Querying distances using Spatial data types in SQL 2008

SQL Server 2008 has spatial types which are very useful for all kinds of applications. I thought it would be nice to produce one of those charts like you get in maps, telling you the distance between cities.

So I start by populating the data. This uses the geography data type, which understands about the spherical nature of the world. The data is populated using POINTS, using data which I found around the internet.

create table dbo.Cities
(id int identity(1,1) primary key,
name char(3) not null,
fullname varchar(100) not null,
location geography);

insert into dbo.cities values
(‘ADL’,’Adelaide’, ‘POINT(-34.92 138.58)’),
(‘MEL’,’Melbourne’, ‘POINT(-37.78 144.97)’),
(‘SYD’,’Sydney’, ‘POINT(-34 151)’),
(‘PER’,’Perth’, ‘POINT(-31.95 115.87)’),
(‘BRI’,’Brisbane’, ‘POINT(-27.48 153.13)’),
(‘CAN’,’Canberra’, ‘POINT(-35.3 149.12)’),
(‘HOB’,’Hobart’, ‘POINT(-42.87 147.32)’)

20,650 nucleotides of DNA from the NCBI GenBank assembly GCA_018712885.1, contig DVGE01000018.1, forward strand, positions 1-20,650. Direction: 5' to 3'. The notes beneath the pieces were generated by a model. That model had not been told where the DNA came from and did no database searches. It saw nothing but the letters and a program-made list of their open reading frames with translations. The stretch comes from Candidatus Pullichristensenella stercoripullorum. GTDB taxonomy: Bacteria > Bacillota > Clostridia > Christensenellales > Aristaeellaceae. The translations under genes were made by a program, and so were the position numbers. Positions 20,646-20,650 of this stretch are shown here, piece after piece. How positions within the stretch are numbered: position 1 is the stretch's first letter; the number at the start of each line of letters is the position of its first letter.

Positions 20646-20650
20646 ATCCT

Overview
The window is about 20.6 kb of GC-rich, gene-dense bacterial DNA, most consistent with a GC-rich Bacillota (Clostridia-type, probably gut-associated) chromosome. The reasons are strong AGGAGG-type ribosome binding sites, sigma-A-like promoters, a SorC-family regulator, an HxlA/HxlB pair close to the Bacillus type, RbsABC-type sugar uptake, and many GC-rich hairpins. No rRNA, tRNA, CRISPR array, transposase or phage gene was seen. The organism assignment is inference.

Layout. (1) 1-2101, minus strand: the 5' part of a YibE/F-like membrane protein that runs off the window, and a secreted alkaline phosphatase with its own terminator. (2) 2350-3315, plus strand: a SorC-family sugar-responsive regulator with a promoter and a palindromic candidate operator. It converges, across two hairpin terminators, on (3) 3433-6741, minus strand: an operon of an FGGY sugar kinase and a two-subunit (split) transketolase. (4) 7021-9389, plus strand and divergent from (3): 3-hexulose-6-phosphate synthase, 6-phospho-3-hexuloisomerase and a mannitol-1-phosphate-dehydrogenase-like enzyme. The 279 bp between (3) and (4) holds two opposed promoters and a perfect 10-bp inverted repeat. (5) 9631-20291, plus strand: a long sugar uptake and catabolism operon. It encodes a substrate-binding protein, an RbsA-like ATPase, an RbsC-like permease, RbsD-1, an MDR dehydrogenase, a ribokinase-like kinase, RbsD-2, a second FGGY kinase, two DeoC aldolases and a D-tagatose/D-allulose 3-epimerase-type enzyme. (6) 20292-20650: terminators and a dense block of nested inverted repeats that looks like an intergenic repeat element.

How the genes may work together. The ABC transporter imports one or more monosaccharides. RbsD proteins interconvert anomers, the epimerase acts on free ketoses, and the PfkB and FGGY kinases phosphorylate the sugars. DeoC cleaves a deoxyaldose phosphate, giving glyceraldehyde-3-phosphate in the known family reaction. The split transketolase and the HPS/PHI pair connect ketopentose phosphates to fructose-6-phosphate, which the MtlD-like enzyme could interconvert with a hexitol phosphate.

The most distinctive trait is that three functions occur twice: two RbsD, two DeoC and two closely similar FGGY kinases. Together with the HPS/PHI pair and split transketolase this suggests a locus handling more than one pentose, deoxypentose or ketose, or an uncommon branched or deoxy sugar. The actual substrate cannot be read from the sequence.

Now that this is populated, a simple query will produce the results that can be put into a report. STDistance is a method which applies to one geography value, accepting another as a parameter.

select c1.name city1, c2.name city2, c1.location.STDistance(c2.location) / 1000 distance
from dbo.Cities c1
    join dbo.Cities c2
    on c2.id <= c1.id

distancesNow, I can make a simple matrix in SSRS, using =IIF(Fields!city1.Value = Fields!city2.Value, Fields!city1.Value, Sum(Fields!distance.Value)) as the value in the centre of the matrix, with city1 and city2 on the rows and columns. This formula means that through the main diagonal of the matrix, the city names will be displayed. Hiding the header rows and columns, we quite quickly achieve something that looks like the image here. Of course, if you’re doing this for a proper application instead of just a proof-of-concept, you should take the time to format it more nicely. Colours, borders, that type of thing. But you get the idea.

I’m not sure how useful this is to your own applications – but it’s so easy to query this kind of spatial data, I encourage you to start considering it to be a useful part of your toolset.

This week, a tour of SQL Server User Groups in Australia starts, covering the spatial features in SQL Server 2008. The list of the meetings are at http://www.sqlserver.org.au, and includes all seven groups.

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